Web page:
My former job at University of Düsseldorf dealt with new forms of cooperation in organziation enabled through new communication technologies. A thrilling topic so that I’ll keep some information about this on the website although the topic is not central to my research interests.
The global spread of new information and communication technologies (NICT) profoundly changes human interaction. The development of Web 2.0 technologies enables direct and unmediated interactions between large groups of people. These technologies are increasingly used by political parties (e-Participation), government agencies (e-Government) or business corporations (Enterprise 2.0) to improve services, knowledge generation (i.e. wikis), and decision making. The basic idea is that including large number of participants into decision making processes will (1) increase acceptance of decisions and (2) improve the overall quality of outcomes. The rationale behind this argument is known as “wisdom of the crowd”. It says that diversity in knowledge, ideas, and interests will ultimately lead to solutions that are superior to expert or parliamentary decision making. NICTs potentially provide the technological infrastructure to enable cooperation of large and heterogeneous groups.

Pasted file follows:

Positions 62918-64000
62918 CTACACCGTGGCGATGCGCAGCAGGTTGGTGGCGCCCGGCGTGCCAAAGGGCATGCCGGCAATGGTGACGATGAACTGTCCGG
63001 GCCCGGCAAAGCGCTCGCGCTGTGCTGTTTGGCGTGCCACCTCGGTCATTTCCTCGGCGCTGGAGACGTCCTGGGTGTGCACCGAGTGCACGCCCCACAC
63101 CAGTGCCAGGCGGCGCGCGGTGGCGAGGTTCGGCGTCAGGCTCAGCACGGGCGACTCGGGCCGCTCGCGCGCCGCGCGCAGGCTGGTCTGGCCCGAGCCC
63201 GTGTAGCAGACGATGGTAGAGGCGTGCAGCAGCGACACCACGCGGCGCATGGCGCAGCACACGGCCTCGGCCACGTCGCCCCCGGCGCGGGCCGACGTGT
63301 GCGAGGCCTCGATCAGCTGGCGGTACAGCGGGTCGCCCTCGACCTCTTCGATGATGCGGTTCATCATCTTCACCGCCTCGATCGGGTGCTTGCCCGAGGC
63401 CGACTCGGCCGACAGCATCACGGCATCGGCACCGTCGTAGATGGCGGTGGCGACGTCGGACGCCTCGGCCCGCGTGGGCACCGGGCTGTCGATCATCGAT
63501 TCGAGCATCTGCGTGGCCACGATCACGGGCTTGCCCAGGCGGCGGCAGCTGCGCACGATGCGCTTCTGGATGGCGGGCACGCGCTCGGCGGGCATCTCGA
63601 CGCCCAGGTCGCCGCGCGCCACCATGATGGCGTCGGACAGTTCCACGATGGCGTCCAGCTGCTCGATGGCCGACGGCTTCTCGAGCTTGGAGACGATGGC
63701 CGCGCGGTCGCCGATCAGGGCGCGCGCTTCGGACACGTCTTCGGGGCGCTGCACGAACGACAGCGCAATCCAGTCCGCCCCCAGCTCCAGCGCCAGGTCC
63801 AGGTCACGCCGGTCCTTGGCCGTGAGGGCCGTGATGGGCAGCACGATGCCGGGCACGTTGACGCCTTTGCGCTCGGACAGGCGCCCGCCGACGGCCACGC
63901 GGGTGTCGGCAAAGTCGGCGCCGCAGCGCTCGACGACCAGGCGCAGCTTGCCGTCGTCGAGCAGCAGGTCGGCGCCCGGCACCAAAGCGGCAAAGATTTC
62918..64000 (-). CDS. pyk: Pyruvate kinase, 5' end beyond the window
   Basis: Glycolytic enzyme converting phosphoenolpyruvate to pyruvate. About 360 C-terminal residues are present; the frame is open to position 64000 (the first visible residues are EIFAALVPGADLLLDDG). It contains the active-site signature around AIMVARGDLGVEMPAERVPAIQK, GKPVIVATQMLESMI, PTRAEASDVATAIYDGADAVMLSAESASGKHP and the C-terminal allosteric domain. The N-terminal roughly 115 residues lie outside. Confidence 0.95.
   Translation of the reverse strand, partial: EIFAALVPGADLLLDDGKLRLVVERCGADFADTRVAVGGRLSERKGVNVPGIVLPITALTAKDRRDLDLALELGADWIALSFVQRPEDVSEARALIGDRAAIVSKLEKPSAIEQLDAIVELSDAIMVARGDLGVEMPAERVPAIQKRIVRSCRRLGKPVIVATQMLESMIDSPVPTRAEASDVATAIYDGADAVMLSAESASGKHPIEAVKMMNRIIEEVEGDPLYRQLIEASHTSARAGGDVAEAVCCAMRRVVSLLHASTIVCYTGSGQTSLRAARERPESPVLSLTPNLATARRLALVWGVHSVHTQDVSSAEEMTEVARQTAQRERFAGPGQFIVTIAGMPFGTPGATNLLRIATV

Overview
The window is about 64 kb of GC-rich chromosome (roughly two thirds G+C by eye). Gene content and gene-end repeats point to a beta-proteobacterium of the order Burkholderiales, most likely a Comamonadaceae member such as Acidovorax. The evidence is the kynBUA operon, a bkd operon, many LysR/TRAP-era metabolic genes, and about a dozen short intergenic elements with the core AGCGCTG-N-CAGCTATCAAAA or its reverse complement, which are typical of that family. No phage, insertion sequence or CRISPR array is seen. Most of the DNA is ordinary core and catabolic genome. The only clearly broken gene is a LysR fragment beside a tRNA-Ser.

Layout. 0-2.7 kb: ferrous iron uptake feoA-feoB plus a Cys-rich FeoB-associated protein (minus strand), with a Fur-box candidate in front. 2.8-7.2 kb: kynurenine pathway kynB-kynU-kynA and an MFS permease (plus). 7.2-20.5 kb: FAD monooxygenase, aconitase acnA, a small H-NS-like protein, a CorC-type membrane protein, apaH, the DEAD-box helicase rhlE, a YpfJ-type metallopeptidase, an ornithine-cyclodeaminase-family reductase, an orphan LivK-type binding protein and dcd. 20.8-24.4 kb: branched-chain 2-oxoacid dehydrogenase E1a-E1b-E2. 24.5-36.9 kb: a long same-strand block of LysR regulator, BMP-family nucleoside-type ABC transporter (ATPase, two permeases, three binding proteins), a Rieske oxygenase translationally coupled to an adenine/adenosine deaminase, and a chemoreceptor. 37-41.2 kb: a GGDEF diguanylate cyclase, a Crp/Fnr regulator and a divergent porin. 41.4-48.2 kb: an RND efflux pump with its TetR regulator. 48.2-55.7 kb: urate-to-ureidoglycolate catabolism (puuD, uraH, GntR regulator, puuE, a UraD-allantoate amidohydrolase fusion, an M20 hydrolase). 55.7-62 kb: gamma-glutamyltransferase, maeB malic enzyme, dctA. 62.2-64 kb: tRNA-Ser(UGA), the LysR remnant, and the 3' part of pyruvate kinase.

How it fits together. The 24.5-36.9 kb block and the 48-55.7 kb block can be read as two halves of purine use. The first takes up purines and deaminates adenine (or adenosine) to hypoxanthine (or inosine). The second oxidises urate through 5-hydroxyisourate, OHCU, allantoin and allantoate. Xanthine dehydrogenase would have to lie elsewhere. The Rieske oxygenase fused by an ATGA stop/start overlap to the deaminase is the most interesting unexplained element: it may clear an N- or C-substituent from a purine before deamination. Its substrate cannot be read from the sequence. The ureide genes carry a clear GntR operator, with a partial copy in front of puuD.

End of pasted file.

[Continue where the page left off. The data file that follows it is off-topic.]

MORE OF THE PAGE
In practice, online-based participation has to deal with important challenges. First of all, individuals have to be motivated to participate. Second, as online participation works transversal to organizational hierarchies, it might challenge the power relations within organization. This might create resistance to its use. Third, the technical infrastructure has to be secured against manipulations of postings and votings.
The interdisciplinary research group “online-based cooperative decision making” at University of Düsseldorf studies which factors contribute to successful online participation. In particular, it answers the question how technical infrastructures have to be designed and which social devices are necessary for online decision making.